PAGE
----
Despite being limited to use in sunlight, requiring a clear line of sight, and the mirror needing to be regularly corrected for the movement of the sun this simple, lightweight, and highly effective solar telegraph was the only means of communicating at distances of up to 100 miles (161 km) or greater before the advent of radio and would remain an important component of military communications for over 60 years. It was issued to the British and Australian armies as standard equipment as late as the 1960's and is still a vital part of emergency survival kits for signaling search and rescue aircraft. In its day the mirror-based heliograph was the most powerful signaling instrument known (Coe, 1993).

The heliograph's range depended on the clarity of the atmosphere between the sending and receiving sites and the size of the mirrors used. The rule of thumb for mirror range vs. size was about 10 miles (16.1 km) for each inch (2.54 cm) of diameter. In 1894 the U.S. Signal Corps set a telescope aided record of 183 miles (295 km) when they established a connection between Mt. Ellen, Utah (11,486 ft, 3,501 m) and Mt. Uncompahgre, Colorado (14,321 ft, 4,365 m) using only 8 inch (20.3 cm) square mirrors (Coe, 1993).



Mance Mark 5 Heliograph
with 5” diameter Mirror


The Mance heliograph's mirror had a small sighting hole in its center. Looking through this hole the operator would first align the sighting post in front of the mirror with the target. The mirror was then turned to direct the redirected sunlight toward the target. Once the small dark shadow cast by the mirror's sighting hole was aligned with the cross hairs of the front post the aiming to the target was complete and the operator could begin flashing a message in Morse code.

In the case of the Mance heliograph the code flashes were produced when the operator pushed a keying mechanism at the back of the instrument. This would slightly tilt the mirror up a few degrees away from the line to the target. The U.S. Signal Corps developed a heliograph with two tripods. A shutter was mounted on one and dual mirrors on the other. Instead of tilting the mirror to create the code flashes the operator would open and close the shutter using a keying mechanism.



U.S. Army Signal Corps Heliograph
with Two Tripods, Two 4 1/2” Square Glass Mirrors and Shutter
Courtesy: Larry and Carole Meeker



Closeup of Heliograph Shutter and Keying Mechanism
Courtesy: Larry and Carole Meeker



Closeup of Dual 4 1/2” Square Heliograph Mirrors
Glass with Silvered Backing
Courtesy: Larry and Carole Meeker


Only one of the two mirrors was needed to redirect sunlight to the target if both the sun and target were in front of the operator. If the target was to the front and the sun behind the operator the second mirror would be used to face the sun and redirect its light into the mirror aimed at the target.



US Army Signal Corps Personnel Training with Heliograph
Spanish-American War, 1898


The simplicity and portability of their mirror-based instrument allowed the operators to move freely about on the terrain and setup a long distance communications site wherever they felt was appropriate or expedient. Yet at any time a permanent infrastructure of fixed installations linked to span a network of hundreds of miles could be setup with relative ease. Just such a fixed heliographic network was created by the U.S. Army's Gen. Nelson Miles in the campaign against Geronimo beginning in 1886 during the Apache wars in Arizona and New Mexico (Miles, 1896).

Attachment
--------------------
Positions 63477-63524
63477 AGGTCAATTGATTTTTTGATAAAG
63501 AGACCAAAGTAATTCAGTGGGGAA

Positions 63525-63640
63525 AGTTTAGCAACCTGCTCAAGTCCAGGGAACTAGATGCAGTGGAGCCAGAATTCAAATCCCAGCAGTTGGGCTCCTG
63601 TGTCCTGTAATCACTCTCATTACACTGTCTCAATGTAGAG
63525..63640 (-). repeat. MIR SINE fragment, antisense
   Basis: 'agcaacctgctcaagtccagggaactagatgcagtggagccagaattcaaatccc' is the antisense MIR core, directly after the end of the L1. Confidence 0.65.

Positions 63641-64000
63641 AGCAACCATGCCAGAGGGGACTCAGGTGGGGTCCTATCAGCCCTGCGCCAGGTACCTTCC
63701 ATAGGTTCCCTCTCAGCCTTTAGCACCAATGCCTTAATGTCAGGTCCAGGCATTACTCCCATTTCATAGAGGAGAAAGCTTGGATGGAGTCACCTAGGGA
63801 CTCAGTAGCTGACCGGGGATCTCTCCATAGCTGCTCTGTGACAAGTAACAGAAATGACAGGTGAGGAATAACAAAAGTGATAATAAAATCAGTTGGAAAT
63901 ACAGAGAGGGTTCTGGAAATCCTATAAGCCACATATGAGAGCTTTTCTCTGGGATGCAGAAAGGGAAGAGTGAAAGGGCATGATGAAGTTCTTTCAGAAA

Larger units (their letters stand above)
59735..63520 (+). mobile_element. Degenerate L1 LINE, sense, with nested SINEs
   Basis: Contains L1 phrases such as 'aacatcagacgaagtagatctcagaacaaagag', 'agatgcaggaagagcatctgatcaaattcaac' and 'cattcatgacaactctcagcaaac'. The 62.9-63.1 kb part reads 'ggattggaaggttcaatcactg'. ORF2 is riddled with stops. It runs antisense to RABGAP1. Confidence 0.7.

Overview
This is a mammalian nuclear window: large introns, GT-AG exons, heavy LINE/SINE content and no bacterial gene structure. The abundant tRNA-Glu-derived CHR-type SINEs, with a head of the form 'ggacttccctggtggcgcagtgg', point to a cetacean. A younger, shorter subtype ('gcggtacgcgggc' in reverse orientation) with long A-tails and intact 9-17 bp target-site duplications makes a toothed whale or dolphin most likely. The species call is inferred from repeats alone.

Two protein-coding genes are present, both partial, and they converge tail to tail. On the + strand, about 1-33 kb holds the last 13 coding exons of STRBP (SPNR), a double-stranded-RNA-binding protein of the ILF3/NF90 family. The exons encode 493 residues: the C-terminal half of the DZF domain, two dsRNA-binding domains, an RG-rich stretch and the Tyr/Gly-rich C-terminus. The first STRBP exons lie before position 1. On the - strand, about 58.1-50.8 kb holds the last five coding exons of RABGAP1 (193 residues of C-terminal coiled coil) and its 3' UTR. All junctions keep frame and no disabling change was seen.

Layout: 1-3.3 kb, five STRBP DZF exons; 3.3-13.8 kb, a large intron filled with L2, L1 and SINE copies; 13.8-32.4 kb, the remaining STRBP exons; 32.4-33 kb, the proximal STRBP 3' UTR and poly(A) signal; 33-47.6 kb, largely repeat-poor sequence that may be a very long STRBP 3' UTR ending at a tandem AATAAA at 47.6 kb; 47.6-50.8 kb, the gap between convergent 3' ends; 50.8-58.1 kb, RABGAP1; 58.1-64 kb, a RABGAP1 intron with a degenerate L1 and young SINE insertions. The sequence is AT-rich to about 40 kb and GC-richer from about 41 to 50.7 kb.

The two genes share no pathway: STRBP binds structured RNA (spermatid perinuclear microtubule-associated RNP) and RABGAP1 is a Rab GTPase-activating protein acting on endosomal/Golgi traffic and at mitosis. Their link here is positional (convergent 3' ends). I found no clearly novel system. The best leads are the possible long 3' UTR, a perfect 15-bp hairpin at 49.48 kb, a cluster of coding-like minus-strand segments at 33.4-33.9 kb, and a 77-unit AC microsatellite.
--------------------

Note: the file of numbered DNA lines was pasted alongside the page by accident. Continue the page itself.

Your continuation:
US Army's Heliograph Practice of May 1890

From the 1st to the 15th of May, 1890 the US Army's Department of Arizona, under the command of Assistant Adjutant General and Chief Signal Officer William J. Volkmar, conducted a major heliograph communications practice that spanned Arizona and New Mexico. “Two thousand miles of lines were operated, and the distance of 75 miles, which had previously ruled as the greatest range, was exceeded by ranges of 85, 88, 95, and 125 miles, and a perfect network of communication was maintained for two weeks over a country inconceivably rugged and broken, the stronghold of the Indians of that section. The stations were manned by 33 officers and non-commissioned officers, and 129 operators, and 3,785 messages were exchanged, comprising 92,406 words.” (Annual Report of the Chief Signal Officer, United States Army Signal Corps, 1890, p. 41, Credit: Richard A. Fowell).



Restoration of Assistant Adjutant General William J. Volkmar's 1890 map
of the Arizona section of the US Army Signal Corps
Heliographic Network from the Library of Congress.
Credit: Richard A. Fowell



Arizona – New Mexico Heliographic Communications Network
US Army Signal Corp 1890
Courtesy: Heliography, James Riddle


The majority of mirrors used in this practice were quite small - 4 1/2” square. This is only about 33% larger in terms of surface area than the modern hand-held 3”x5” survival mirror used primarily for emergency rescue signaling. But some of the prominent peaks in the network like Mt. Graham used larger 8” square "station mirrors" with an effective surface area of 64 square inches (Annual Report of the Chief Signal Officer, United States Army Signal Corps, 1890, p. 45 & p. 71, Credit: Richard A. Fowell). By comparison a 1'x1' mirror with a surface area of 144 square inches would have reflected 2.25 times the light and a 2'x2' mirror with 576 square inches of surface area would have reflected 9 times the amount of sunlight of the Army's 8” station mirror. The larger the mirror the greater the range.